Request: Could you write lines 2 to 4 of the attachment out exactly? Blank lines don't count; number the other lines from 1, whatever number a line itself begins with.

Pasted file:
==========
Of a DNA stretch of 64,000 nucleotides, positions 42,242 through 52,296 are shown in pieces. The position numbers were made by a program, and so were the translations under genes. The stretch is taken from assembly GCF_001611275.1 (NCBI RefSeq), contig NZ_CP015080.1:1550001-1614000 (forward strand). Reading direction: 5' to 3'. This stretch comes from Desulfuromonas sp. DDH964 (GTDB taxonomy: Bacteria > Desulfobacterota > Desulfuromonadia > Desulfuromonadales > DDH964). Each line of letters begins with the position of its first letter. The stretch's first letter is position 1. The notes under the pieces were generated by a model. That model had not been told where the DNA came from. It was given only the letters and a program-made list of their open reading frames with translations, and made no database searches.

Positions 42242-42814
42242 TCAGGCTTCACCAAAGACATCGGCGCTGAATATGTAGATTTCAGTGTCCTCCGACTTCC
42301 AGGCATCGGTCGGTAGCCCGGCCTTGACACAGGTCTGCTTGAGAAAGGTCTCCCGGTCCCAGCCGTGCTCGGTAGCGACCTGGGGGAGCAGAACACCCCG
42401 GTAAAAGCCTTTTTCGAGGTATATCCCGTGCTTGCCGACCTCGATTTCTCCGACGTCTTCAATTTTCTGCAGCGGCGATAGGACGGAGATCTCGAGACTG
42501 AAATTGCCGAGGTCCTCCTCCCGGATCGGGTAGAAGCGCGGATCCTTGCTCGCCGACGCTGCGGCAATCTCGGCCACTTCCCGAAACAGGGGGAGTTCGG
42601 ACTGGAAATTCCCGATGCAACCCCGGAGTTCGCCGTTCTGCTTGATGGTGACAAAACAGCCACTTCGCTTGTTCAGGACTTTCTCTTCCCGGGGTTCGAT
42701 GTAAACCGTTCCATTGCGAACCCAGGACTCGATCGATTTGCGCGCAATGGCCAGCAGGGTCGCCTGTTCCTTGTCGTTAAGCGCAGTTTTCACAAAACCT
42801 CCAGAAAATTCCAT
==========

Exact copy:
Positions 42242-42814
42242 TCAGGCTTCACCAAAGACATCGGCGCTGAATATGTAGATTTCAGTGTCCTCCGACTTCC
42301 AGGCATCGGTCGGTAGCCCGGCCTTGACACAGGTCTGCTTGAGAAAGGTCTCCCGGTCCCAGCCGTGCTCGGTAGCGACCTGGGGGAGCAGAACACCCCG